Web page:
Beijing’s suc­cess­ful agenda-set­ting Out­comes from the week­long APEC gath­er­ing are clear ev­i­dence that China is ca­pa­ble of guid­ing in­ter­con­nec­tiv­ity in the re­gion

China Daily (Canada) - - COMMENT -

The 2014 Asia-Pa­cific Eco­nomic Co­op­er­a­tion Eco­nomic Lead­ers’Week in Beijing came to­ward an end with the com­ple­tion of the two-day Eco­nomic Lead­ers’ Meet­ing on Tues­day evening. Not since the first APEC lead­ers’ meet­ing in Seat­tle 21 years ago, has such an APEC con­fer­ence been as fruit­ful.

That is not an ex­ag­ger­a­tion. Apart from the tra­di­tional business fo­rums, min­is­te­rial meet­ings and cul­tural per­for­mances, the on­line buzz­word “APEC blue”, a sar­cas­tic com­ment on Beijing’s un­com­monly blue sky over the past week, was even cited by Pres­i­dent Xi Jin­ping in his speech at a wel­come din­ner for the APEC lead­ers onMon­day. Xi’s pledge to make APEC blue days common shows China’s re­solve to bal­ance its eco­nomic de­vel­op­ment with en­vi­ron­men­tal pro­tec­tion.

Of course, the big­gest achieve­ment of all, given the en­larg­ing fis­sures in the re­gional eco­nomic in­te­gra­tion that mem­bers have pur­sued in re­cent years, was that all APEC mem­bers agreed to work on the Free Trade Area of the Asia-Pa­cific. Prior to this agree­ment, the US-led Trans-Pa­cific Part­ner­ship, in­volv­ing Ja­pan and Aus­tralia, was at odds with the Re­gional Com­pre­hen­sive Eco­nomic Part­ner­ship, sup­ported by China and the mem­bers of the As­so­ci­a­tion of South­east Asian Na­tions.

Ac­cord­ing to a state­ment re­leased after the APEC Eco­nomic Lead­ers’ Meet­ing, mem­ber economies will now be­gin study­ing is­sues such as the free trade of in­vest­ments, com­modi­ties, and ser­vices. This is a rarely seen con­sen­sus be­tween all APEC economies since the White House launched the TPP ne­go­ti­a­tions in 2010.

Sec­ond, aside from eco­nomic in­te­gra­tion and free trade, this year’s APEC meet­ing also re­sulted in an agree­ment to strengthen po­lit­i­cal and se­cu­rity-re­lated co­op­er­a­tion within the Asia-Pa­cific. The APEC lead­ers have jointly pledged to work to­gether to tackle press­ing is­sues such as ter­ror­ism and cor­rup­tion. This has al­ready pro­duced a num­ber of prag­matic moves, such as the set­ting up of a cross-bor­der re­gional anti-cor­rup­tion net­work.

Al­beit the APEC meet­ings still pri­or­i­tized re­gional eco­nomic de­vel­op­ment, they did open win­dows of op­por­tu­nity for face-to-face meet­ings be­tween lead­ers, which of­fered new­mo­men­tum to some oth­er­wise frozen is­sues. It is a pity that a meet­ing be­tween US Pres­i­dent Barack Obama and his Rus­sian coun­ter­part Vladimir Putin did not work out given the se­ri­ous con­fronta­tion that has erupted be­tweenWash­ing­ton andMoscow over the Ukrainian cri­sis. How­ever, that should not over­shadow the other im­por­tant meet­ings that did take place.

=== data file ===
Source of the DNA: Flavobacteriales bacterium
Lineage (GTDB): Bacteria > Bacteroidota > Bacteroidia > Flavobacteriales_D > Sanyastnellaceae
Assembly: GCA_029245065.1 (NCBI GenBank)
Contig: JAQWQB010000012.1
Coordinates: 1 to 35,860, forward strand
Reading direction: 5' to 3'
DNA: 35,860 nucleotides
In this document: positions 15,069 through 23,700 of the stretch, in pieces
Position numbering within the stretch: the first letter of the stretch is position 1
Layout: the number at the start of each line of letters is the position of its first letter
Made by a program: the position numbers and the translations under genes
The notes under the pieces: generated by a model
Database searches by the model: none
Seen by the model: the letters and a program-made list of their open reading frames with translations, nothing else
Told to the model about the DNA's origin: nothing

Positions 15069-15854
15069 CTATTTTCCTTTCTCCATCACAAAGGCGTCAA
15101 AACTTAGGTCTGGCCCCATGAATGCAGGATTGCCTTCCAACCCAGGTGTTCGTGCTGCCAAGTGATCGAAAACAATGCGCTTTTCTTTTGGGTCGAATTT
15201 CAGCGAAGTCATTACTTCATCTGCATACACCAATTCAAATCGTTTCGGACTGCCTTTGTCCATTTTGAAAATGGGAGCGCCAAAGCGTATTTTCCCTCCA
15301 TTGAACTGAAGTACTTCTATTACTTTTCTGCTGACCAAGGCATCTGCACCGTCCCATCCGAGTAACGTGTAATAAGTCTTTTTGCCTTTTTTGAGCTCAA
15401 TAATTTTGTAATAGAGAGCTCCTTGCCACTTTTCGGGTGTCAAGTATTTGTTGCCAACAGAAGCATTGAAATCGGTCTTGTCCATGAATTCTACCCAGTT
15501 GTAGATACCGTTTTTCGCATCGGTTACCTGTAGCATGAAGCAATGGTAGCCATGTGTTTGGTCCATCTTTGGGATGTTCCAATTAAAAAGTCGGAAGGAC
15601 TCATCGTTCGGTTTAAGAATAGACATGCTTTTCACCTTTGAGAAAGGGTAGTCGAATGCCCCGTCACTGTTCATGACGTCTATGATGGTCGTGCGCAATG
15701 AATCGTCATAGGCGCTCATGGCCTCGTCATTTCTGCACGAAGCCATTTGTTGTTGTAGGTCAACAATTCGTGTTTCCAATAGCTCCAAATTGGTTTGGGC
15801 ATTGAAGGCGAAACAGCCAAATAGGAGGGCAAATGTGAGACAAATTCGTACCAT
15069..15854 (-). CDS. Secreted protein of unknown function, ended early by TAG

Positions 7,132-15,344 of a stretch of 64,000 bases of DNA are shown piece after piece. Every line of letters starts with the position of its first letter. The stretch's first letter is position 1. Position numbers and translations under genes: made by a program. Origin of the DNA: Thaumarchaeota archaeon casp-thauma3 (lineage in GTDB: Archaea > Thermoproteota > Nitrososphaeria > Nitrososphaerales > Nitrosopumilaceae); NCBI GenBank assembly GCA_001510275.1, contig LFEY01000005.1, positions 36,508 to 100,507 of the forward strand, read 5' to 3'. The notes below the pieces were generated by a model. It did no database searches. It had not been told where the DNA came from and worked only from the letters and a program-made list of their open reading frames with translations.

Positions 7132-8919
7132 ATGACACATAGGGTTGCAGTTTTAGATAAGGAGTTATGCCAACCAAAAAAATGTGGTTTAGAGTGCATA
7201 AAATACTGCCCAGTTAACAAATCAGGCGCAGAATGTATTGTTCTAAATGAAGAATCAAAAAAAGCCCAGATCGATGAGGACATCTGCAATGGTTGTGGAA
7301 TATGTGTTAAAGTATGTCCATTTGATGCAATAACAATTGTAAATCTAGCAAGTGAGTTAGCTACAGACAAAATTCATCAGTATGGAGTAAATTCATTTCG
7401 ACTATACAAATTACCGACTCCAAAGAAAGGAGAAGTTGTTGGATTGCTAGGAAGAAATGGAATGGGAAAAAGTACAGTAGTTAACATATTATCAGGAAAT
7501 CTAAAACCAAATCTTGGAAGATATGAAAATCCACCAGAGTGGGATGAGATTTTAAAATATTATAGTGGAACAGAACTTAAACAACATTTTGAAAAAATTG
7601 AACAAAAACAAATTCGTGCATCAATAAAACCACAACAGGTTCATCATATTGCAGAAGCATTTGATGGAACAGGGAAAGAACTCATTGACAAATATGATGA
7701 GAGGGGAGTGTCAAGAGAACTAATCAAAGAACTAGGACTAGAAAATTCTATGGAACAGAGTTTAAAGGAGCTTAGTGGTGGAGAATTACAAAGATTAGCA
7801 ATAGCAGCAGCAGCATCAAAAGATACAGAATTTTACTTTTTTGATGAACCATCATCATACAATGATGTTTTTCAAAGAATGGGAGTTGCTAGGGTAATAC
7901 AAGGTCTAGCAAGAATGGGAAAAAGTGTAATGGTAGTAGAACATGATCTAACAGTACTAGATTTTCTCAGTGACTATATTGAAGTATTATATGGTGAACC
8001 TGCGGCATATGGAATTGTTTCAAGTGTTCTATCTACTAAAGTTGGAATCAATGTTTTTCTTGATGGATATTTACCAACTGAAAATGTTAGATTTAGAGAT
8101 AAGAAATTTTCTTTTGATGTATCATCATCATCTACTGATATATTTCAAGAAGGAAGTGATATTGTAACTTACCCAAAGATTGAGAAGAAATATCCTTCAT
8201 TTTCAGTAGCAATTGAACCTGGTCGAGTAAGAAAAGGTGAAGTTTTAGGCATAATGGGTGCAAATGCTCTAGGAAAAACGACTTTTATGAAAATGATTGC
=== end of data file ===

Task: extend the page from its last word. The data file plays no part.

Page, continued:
Short as it was, the 25-minute meet­ing be­tween Chi­nese Pres­i­dent Xi and Ja­panese PrimeMin­is­ter Shinzo Abe onMon­day was the first of its kind since the two lead­ers took of­fice. It has been hailed by many as a ma­jor step to­ward im­prove­ment in re­la­tions be­tween China and Ja­pan, as the two coun­tries have agreed to re­sume po­lit­i­cal, diplo­matic and se­cu­rity di­a­logues while ac­knowl­edg­ing their dif­fer­ent po­si­tions on the Diaoyu Is­lands.

In ad­di­tion, dur­ing a brief con­ver­sa­tion with the Philip­pine Pres­i­dent Benigno Aquino on the side­lines of the Eco­nomic Lead­ers’Meet­ing, Aquino gave Xi his word that he would seek to im­prove the bi­lat­eral ties and solve the two coun­tries’ sovereignty dis­putes in the South China Sea. Also, talks be­tween Xi and Obama onWed­nes­day pro­duced con­crete ac­tions to push for­ward their ear­lier con­sen­sus to build a new­type of ma­jor-coun­try re­la­tion­ship be­tween China and the US, sig­nal­ing that both sides will shelve their dif­fer­ences in global gov­er­nance in a bid to strengthen their bi­lat­eral ties.

More­over, the Con­nec­tiv­ity Blue­print for 2015-25 adopted by all the APEC mem­bers on Tues­day, once im­ple­mented, will sub­stan­tially strengthen phys­i­cal, in­sti­tu­tional and peo­ple-to-peo­ple con­nec­tiv­ity and pro­mote re­gional bonds in the Asia-Pa­cific re­gion.

This blue­print, which pro­poses fu­ture ini­tia­tives for a more ef­fi­cient flow of goods, ser­vices, cap­i­tal and peo­ple, is ex­pected to bring the APEC com­mu­nity one step closer to in­clu­sive in­te­gra­tion via con­crete ef­forts such as the Asian In­fra­struc­ture In­vest­ment Bank and Chi­naASEAN Free Trade Zone.

The APEC economies, rep­re­sent­ing two-fifths of the world pop­u­la­tion, 56 per­cent of world’s eco­nomic out­put, and 48 per­cent of world trade, will surely be able to boost both the re­gional and global econ­omy through con­struc­tive mul­ti­lat­eral co­or­di­na­tion.

In par­tic­u­lar, Beijing’s con­crete ef­forts, such as the $10 mil­lion con­tri­bu­tion to support the APEC in­sti­tu­tional de­vel­op­ment and ca­pac­ity build­ing, has fur­ther proved its cen­tral role in the re­al­iza­tion of re­gional in­te­gra­tion and an Asia-Pa­cific dream of shared pros­per­ity. The au­thor is ex­ec­u­tive di­rec­tor of the Col­lab­o­ra­tive In­no­va­tion Cen­ter of South China Sea Stud­ies and pro­fes­sor of in­ter­na­tional re­la­tions at Nan­jing Univer­sity.

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